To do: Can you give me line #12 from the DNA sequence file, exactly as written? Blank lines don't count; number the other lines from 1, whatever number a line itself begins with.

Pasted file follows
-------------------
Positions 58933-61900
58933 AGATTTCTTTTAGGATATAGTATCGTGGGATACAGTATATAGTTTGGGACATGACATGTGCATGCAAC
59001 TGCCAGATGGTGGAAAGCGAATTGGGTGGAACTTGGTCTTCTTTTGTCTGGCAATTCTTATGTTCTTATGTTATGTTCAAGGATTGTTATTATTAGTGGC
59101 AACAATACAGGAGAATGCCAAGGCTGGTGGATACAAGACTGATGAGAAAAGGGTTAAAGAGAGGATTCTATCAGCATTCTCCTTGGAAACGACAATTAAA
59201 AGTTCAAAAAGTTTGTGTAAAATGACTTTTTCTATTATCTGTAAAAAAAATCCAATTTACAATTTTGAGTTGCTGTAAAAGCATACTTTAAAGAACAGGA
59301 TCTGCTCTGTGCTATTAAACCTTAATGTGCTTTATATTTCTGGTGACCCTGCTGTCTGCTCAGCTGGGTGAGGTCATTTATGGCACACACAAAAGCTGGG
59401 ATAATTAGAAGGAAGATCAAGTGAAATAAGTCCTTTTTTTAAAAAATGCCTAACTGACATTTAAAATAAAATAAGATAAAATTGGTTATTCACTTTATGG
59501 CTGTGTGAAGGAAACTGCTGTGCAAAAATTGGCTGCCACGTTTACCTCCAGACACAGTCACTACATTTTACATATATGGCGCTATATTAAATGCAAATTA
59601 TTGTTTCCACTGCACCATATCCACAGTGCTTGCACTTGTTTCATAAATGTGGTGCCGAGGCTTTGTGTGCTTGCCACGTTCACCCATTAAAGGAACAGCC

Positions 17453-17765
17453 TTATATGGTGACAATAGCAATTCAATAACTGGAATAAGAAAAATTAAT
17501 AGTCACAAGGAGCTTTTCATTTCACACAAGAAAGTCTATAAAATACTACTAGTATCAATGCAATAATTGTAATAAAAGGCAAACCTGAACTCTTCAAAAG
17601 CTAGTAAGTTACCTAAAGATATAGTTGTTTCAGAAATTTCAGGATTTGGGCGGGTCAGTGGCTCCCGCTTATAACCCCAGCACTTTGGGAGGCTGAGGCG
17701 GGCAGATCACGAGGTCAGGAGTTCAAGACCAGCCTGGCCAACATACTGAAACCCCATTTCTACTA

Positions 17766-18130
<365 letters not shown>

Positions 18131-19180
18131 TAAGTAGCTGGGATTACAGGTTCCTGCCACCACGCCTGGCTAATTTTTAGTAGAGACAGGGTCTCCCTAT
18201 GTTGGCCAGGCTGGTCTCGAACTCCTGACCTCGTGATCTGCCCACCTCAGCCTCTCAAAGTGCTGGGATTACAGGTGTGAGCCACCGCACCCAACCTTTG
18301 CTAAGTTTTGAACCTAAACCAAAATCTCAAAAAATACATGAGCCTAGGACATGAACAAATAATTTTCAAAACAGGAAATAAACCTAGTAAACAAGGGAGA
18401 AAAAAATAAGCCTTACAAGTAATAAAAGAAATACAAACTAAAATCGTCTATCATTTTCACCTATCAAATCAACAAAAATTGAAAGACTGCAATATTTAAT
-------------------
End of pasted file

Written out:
17501 AGTCACAAGGAGCTTTTCATTTCACACAAGAAAGTCTATAAAATACTACTAGTATCAATGCAATAATTGTAATAAAAGGCAAACCTGAACTCTTCAAAAG